I loved this article by the awesome Heather Lloyd-Martin, who has a great website, SEO Copywriting. It’s basically about discounting your rates as a freelance copywriter at the request of a client and ways to deal with it. The strategies I like the best are taking an step out of your creative process with a client, or offering to do a smaller part of a bigger project. The one I don’t like is simply saying no. Which is what I’ve had to do with some clients, even though I still consider myself just starting out.
So I’ve done this twice, on an online freelancing site (one that shall not be named), where I’ve done work that would’ve been better to be done for free than for what I got paid. The people wanted to hire me again, but give me the same jaw-dropping low payment. Then I got hired to write blog posts, four at a time for dodgy websites. I didn’t get paid much better for those, and I dropped them too.
Amazingly, I don’t blame these people who hired me to do their indentured servant work. Especially the one from the online site. In that situation, I was competing with people from all around the world, who would be more than happy to have a wage of $2-5 an hour for their time.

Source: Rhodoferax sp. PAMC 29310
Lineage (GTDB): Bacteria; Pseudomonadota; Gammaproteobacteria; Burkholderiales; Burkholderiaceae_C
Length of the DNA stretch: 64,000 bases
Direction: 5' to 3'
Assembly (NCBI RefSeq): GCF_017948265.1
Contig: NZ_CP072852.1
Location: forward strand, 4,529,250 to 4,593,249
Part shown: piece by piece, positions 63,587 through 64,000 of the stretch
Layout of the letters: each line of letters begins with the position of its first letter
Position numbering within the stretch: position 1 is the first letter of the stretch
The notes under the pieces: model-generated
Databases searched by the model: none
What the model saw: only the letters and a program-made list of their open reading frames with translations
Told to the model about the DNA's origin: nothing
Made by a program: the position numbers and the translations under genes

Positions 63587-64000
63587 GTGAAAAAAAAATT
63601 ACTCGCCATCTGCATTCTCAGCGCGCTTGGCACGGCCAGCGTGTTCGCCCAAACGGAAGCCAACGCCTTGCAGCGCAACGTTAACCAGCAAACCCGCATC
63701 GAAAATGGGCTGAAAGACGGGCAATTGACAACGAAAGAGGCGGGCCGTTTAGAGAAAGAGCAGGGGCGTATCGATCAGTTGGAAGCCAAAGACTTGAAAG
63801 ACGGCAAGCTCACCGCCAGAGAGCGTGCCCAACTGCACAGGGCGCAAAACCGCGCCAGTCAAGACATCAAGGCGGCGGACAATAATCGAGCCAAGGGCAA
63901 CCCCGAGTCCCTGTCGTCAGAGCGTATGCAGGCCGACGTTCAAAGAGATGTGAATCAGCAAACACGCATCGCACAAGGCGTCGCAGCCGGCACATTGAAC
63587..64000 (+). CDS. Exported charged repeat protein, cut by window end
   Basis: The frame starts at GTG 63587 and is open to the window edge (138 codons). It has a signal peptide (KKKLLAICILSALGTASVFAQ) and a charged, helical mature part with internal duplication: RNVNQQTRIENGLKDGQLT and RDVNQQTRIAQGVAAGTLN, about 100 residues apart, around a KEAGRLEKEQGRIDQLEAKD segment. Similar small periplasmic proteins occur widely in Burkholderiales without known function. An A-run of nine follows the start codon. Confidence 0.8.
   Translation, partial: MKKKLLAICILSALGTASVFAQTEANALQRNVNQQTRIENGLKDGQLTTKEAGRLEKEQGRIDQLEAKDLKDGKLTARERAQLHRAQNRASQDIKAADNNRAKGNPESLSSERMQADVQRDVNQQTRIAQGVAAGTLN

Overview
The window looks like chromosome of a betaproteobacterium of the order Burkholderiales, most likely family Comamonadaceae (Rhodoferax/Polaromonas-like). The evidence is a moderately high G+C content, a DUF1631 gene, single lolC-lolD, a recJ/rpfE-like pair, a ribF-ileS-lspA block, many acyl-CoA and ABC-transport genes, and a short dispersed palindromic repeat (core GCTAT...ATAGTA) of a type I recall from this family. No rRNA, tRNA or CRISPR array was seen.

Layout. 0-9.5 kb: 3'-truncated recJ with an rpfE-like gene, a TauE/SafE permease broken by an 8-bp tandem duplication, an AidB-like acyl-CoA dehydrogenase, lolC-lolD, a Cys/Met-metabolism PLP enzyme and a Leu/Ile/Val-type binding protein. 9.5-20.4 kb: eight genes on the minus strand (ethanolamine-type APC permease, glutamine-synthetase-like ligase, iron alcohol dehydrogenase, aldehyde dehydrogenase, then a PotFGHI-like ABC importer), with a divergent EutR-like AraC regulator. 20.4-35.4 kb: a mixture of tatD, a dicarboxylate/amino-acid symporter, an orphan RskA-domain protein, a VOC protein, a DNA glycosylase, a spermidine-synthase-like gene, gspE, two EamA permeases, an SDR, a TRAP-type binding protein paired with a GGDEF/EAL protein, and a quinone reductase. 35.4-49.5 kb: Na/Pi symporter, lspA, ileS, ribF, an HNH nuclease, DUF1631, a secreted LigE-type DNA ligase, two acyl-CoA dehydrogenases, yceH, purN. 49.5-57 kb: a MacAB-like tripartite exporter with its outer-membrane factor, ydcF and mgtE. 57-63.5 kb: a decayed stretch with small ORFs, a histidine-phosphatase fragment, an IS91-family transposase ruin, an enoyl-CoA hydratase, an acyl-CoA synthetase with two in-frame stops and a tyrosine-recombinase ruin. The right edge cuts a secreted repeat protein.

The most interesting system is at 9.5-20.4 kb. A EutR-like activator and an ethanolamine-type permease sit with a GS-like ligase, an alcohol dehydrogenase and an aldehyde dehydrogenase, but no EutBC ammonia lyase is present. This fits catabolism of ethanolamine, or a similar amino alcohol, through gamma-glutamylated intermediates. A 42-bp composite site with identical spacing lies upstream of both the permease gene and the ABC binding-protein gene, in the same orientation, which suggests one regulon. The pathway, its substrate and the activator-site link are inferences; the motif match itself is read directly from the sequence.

That’s what most of the jobs were going for, with the higher paying ones few and far between. To me, it just wasn’t worth it to try and compete with those jobs. To those who can do this and succeed, bless them.
Now, maybe I’m being elitist when I can’t afford to be. But there’s one thing I’ve learned, and that is I can get paid a worthy sum of money for my writing efforts. That’s happened with one of my clients, who has given two very good-paying jobs for almost $2,000 each. I don’t have to settle and get penny-pinched wages for a fairly robust assignment.
And working with a coach this past month (thanks, Nick!) has certainly helped me to cement that belief. I would much rather pass up a lot of crappy pay work and get one or two well-paying ones a month instead.